It’s funny, I’ve had this blog since 2005 but it seems just in the last year or so, I am getting so many offers to review/cook with/bake with/asked to enter cooking contests for a whole bunch of products and ingredients. This has been interesting and a lot of fun. On that topic, this post features a short review of Gevalia Coffee that I was recently sent.
First up: the coffee: Now, I don’t really talk about beverages very often on this blog, but this opportunity intrigued me. Mainly because I am familiar with Gevalia and although hadn’t had any for a number of years, I remember it specifically, when I tried some at my Grandfather’s house many years ago.
I liked the Cinnamon blend so much one year when we were visiting for Thanksgiving, I think he either gave me some to take back to school or maybe I bought some. I’m not sure now (because I am old), but I was very interested in trying some again.
Gevalia generously sent me 1853 Heritage Blend, Café Sperl in whole . . . → Read More: Applesauce Oat Spice Muffins Plus Adventures with Gevalia Coffee
This month’s Sugar High Friday challenge is hosted by The Passionate Cook and the theme is going local. So, being in the Pacific Northwest and all, I thought coffee. And the one coffee dessert I have always wanted to make but never have is Tiramisu!
So, Sunday afternoon, jwa and I walked to one of the coffeehouse closest to our house — Haven — and got 8 shots of espresso (that’s about a cup total). Woo! On the short walk home, it was very hard not to take some slurps of the espresso but I made it — all the coffee made it back for use in the dessert.
I’m not sure tiramisu counts as a local specialty — does Portland have a local dessert specialty? But, Stumptown coffee is definitely a local specialty, so hopefully that’s close enough. Besides, a dessert that requires about 8 shots of espresso? Yeah, that seems very Portlandesque to me.
The recipe that I based this on is one by Sara Moulton (minus the the hazelnuts). This rendition of tiramisu which uses both marscapone and low-fat ricotta, turned out quite well. I used two bigger than single serving glass bowls . . . → Read More: SHF#34: Stumptown Tiramisu
First off, Happy Bastille Day. Second — I can’t believe that started this blog one year ago today. Let’s see, what has changed in the last year — I have a new job and uh, I guess I’m a year older but that’s not really important. What is important is– I’ve had this blog for a whole year! To celebrate the one year anniversary of Je Mange la Ville, I suggested a cake-athon. While deciding what kind of cupcakes to make, I found two recipes that intrigued me — so I made both.
Lemon cupcakes with a lemon and cream cheese frosting and chocolate stout cupcakes with an espresso cream cheese frosting. Very different flavors but both cupcakes were really good. Seriously, the best cupcakes I’ve ever made. And, the nice thing about making two kinds of cupcakes is that I made a half recipe of each and then made one full batch of cream cheese frosting, that I divided to make frosting for both types of cupcakes. See, math can be fun.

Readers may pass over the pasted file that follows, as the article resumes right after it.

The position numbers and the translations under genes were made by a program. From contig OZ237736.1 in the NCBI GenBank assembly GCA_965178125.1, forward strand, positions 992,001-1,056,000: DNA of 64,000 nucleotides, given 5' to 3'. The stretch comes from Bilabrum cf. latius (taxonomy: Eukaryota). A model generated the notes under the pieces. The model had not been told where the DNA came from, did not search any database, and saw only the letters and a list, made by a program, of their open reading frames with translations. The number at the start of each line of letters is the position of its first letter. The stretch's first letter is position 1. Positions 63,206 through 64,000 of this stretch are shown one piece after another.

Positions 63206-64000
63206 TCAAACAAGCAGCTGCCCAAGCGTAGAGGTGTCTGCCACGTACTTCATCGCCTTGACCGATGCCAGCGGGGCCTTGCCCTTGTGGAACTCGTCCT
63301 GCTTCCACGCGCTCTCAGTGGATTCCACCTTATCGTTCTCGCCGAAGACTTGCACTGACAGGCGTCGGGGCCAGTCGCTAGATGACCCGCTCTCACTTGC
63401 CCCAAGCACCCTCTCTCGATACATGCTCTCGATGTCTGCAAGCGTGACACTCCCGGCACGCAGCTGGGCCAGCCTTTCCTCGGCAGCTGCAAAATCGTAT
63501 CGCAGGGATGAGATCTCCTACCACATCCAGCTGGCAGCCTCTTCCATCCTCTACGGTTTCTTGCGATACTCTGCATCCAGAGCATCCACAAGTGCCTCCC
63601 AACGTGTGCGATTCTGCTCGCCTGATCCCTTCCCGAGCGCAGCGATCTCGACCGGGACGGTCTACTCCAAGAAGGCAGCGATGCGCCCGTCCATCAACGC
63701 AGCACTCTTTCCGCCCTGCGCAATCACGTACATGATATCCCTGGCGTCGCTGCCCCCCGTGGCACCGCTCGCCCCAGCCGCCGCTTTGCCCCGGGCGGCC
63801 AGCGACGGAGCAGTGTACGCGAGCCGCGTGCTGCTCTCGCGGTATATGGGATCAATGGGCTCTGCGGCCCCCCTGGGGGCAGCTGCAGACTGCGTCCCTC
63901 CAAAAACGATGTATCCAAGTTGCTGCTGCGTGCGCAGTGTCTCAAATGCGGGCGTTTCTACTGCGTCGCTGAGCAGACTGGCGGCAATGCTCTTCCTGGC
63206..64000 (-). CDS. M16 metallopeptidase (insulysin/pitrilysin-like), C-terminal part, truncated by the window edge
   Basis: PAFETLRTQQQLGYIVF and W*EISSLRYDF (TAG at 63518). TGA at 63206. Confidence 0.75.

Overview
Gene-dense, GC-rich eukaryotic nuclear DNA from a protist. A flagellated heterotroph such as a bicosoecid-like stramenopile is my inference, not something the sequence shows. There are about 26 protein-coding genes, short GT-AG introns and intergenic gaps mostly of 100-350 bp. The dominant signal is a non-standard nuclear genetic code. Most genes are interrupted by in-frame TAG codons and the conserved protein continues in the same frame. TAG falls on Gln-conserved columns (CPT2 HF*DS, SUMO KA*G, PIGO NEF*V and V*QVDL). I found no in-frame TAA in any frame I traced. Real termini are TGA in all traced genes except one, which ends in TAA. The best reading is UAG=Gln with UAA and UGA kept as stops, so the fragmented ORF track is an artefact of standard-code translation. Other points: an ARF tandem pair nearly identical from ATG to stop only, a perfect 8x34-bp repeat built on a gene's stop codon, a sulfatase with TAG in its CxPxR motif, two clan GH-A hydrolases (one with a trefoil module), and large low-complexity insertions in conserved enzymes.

The lemon cupcakes started with a recipe for lemon cake. I had made it a couple of years ago for one of jwa’s birthdays. We both liked . . . → Read More: Joyeux Anniversaire, Je Mange la Ville: Amazing, Celebratory Cake-athon Cupcakes!
Tacos are the perfect year-round food. In hot weather, you have the cool cheddar cheese, tomatoes, lettuce and sour cream or yogurt and in the Winter, there’s the sides (rice and beans) as well as the chicken, beef, pork, veggie or soy filling to warm you up.
As announced in the title, this week is all about vegetarian meals, a theme that is very near and dear to me as I was a vegetarian for about six years. This meal is of the faux-meat variety. Soy crumbles replace the ground beef in the sort of All-American, pan-taco filling of my youth — hamburger, onion, bell pepper and seasoning mix. But this one is a little different as I stared and my Penzey’s-stocked spice rack and pulled jars down with reckless, carefree abandon. Then I reached for the instant espresso. Mahahahahaha!
Today’s post is the tacos, taco shell making and a lime-tequila-tomatillo salsa. Tomorrow is Spanish Rice (Arroz). When will the fun end?
Chile-Espresso Soy Tacos
1 tbsp vegetable oil
1 Pkg soy meat crumbles
1 small onion, diced
1 small bell pepper, diced
1 jalapeno, seeds and ribs removed, diced
1/4 cup water
3 tbsp chile powder
2 tbsp cumin seeds
1 tsp instant espresso
1/2 tsp dried cilantro
1/4 tsp dried . . . → Read More: Vegetarian Week Kick-Off: Chile-Espresso Soy Tacos
This meal all started with a trip to Zupan’s (fancy-pantsy grocery store). I went for some tuna, I left with tuna and this spice rub. Which, just now, when I looked it up, I realized was affiliated with Michael Chiarello. I bought it anyway because I am a sucker for pretty packaging and coffee products.
But, later it dawned on me — I should have just copied down the ingredients and made it myself! So, here you go:
grey salt ( you could also probably use kosher)
chile powder (chipotle or a blend)
Ta da — you’ve just saved $7.95. As far as measurements go, I’d use a tablespoon of everything, except the salt, maybe 1 teaspoon of that and the zest, again, maybe a teaspoon. Oh, and for this pork recipe, I also mixed some brown sugar into the spice rub I used — so, throw a tablespoon of brown sugar in there too just for fun. But, I am just kind of guessing on the measurements here, so it might take a bit of trial and error.
If you are not feeling that adventurous, the recipe that . . . → Read More: Adventures in Pork II: Espresso-Spice Rubbed Pork Loin